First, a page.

Fracking the Right Way
The hydraulic fracturing of US shale formations to extract natural gas has yielded both great profits and great controversy over the past 20 years. Proponents of the technology claim it stimulates local economies and is a low-impact way of subsidizing our country's reliance on foreign oil. Opponents say it is a hazardous practice that can contaminate air and water resources and increase seismic activity due to destabilized bedrock. The Federal government provides some of the regulation over hydraulic fracturing, however the majority of policy regulating this industry is decided at the state level. This means that regulations differ from state to state, and it is up to the drilling party to understand the regulations they are operating under.
Site setback regulations for the industry are generally centered around water resources and populations of people. A whitepaper put out by the West Virginia University College of Law nicely summarizes the regulatory approaches of New York, Ohio, Pennsylvania, and West Virginia. According to this study setbacks for natural gas drilling operations state that a new vertical well bore shall not be within 500 feet of buildings or water wells, within 1,000 feet of water resources used by purveyors, or within 300 feet from streams, springs, wetlands, and other water bodies. Remember those numbers, as they'll come into play in a minute....
Aside from the regulatory restrictions placed on drill operations, businesses may also have best practices that they employ when choosing a site as well. This might include the original slope or area of the proposed site. There are numerous geospatial data modalities that can assist in selecting a suitable drill site based on a combination of the regulatory requirements and the business best practice. Satellite or aerial imagery, LiDAR, and vector files can all be fused together to give operators a complete picture of a potential site prior to sending valuable resources out into the field.
For this case study I found a great LiDAR dataset on Open Topography located over the town of Petersburg, Pennsylvania. Petersburg is located on the Marcellus formation in central PA, which is the largest source of natural gas in the United States. From this LiDAR, I was able to extract a high resolution digital elevation model (DEM), as well as the vectors for all of the buildings within the scene. I downloaded some vector files from the US Census Bureau which included water bodies in the area, which would allow me to ensure I was meeting state setback regulations.
The first step in my process was to identify areas within the scene that were less than or equal to five degrees. This was based on the assumption that a business best practice would be to develop a well site on an area of generally low slope, as opposed to having to level a significant amount of Earth to create a flat surface large enough to place an operation. The next step was to buffer my waterways and buildings so as to adhere to the Pennsylvania State regulations. Remember those numbers I asked you to remember? No drilling within 500 feet of buildings or water wells, within 1,000 feet of water resources used by purveyors, or within 300 feet from streams, springs, wetlands, and other water bodies. Once these buffers were applied to the appropriate vector layers, I am presented with a map that shows in green areas of slope that are 5 degrees or less which do not violate any of the state setback restrictions, which are shown in purple.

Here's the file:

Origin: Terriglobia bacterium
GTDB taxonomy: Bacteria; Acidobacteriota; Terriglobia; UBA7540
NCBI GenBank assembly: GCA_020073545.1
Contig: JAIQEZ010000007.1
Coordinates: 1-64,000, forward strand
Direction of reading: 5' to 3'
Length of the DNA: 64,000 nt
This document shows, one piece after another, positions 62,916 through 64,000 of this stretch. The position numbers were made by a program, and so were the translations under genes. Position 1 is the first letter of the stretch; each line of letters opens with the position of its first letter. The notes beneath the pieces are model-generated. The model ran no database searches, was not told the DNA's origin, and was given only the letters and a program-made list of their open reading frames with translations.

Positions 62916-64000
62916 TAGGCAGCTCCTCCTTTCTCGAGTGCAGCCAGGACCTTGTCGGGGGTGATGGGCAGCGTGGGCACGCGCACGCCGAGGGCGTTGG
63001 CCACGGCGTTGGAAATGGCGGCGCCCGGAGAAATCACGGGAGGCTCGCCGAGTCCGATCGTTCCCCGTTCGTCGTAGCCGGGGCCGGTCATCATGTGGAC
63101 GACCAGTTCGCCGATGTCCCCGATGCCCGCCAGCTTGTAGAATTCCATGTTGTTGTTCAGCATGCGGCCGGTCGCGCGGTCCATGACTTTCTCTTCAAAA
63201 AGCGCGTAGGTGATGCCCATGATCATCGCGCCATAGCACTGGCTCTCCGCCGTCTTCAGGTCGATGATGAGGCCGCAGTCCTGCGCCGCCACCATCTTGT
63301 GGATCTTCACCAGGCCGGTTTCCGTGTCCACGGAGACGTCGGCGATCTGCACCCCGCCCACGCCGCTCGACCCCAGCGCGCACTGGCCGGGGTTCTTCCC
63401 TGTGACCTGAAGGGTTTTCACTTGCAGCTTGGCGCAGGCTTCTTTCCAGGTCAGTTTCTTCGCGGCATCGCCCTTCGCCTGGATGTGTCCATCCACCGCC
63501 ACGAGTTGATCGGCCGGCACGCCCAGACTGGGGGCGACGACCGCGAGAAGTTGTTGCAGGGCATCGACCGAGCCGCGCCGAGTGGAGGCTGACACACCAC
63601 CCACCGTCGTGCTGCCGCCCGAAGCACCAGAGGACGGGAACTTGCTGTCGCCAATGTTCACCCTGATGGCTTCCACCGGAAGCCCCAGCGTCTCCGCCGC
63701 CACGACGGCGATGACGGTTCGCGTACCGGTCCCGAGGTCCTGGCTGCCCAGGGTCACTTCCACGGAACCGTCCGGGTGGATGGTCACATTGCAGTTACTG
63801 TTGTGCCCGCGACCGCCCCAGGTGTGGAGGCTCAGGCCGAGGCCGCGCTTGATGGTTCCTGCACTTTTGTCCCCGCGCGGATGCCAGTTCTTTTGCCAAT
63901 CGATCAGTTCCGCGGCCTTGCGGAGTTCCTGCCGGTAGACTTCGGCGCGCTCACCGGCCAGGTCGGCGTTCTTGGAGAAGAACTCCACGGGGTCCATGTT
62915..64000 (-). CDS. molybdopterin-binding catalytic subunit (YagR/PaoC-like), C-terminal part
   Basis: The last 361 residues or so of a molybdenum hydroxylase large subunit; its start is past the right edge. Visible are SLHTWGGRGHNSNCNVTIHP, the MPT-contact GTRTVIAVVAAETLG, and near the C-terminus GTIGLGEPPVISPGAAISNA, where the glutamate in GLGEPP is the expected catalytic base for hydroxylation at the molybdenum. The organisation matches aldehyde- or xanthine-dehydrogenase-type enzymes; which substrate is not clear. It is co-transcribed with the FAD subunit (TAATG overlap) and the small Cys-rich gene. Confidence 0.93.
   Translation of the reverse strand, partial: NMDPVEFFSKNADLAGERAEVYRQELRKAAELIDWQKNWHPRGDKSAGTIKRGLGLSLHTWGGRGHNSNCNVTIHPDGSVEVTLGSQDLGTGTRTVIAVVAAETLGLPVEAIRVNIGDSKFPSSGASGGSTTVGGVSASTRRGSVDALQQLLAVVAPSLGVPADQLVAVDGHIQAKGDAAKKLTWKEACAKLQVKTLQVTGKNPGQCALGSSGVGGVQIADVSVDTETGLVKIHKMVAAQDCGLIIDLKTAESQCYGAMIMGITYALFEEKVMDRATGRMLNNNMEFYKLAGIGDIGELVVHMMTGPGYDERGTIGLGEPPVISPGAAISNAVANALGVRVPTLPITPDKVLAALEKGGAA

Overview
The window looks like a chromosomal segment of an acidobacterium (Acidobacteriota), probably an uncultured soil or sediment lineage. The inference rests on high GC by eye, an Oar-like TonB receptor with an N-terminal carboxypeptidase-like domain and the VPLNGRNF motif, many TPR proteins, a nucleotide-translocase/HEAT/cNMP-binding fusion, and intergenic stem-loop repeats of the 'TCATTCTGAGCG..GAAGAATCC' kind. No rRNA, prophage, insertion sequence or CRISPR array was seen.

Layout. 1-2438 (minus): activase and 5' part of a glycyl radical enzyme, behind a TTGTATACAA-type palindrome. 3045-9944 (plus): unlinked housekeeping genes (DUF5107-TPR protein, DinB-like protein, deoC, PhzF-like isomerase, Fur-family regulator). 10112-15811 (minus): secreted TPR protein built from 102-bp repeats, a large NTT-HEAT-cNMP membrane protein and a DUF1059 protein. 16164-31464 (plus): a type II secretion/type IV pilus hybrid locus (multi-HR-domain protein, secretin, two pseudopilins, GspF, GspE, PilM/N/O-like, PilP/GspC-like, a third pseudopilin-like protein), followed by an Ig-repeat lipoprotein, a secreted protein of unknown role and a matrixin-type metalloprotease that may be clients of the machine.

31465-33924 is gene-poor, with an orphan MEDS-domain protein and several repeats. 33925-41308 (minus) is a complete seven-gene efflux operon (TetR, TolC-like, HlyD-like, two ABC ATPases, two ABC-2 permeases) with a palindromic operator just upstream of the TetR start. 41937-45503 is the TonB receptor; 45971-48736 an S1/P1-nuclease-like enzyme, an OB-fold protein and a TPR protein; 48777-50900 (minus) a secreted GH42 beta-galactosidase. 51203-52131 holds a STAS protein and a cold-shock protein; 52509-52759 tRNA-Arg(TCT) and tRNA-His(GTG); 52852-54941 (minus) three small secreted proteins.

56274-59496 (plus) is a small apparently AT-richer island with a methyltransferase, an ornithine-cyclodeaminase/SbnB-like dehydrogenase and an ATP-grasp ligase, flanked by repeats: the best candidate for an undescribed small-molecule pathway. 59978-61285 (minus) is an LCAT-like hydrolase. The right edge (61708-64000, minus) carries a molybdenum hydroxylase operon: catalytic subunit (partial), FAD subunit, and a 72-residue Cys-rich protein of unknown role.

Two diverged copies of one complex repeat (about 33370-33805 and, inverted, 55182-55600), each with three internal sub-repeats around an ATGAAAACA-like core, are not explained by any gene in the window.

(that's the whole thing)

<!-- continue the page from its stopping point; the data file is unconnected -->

As a final consideration, I looked into the average size of a drill site to ensure I had enough room to place an operation there. According to the Shale Gas Information Platform, the average size of a multi-well pad for the drilling and fracturing phase of operations is 3.5 acres. I used a clump and sieve function in ENVI to remove areas of slope that were not at least 3.5 acres in size. From the final image below, you can see the waterway and building buffers, as well as suitable drilling areas shown in yellow.
This simple case study highlights how geospatial data fusion can help oil and gas drilling operations determine drill site suitability. Regardless of your personal stance on hydraulic fracturing, safe operations that adhere to federal and state regulations is in the best interest of everyone, and geospatial data analysis provides valuable information that can decrease potential risks from these activities. What do you think? Have you used geospatial data to conduct site suitability assessment for oil and gas or other industries? What insights or potential warnings do you have for conducting these types of analyses?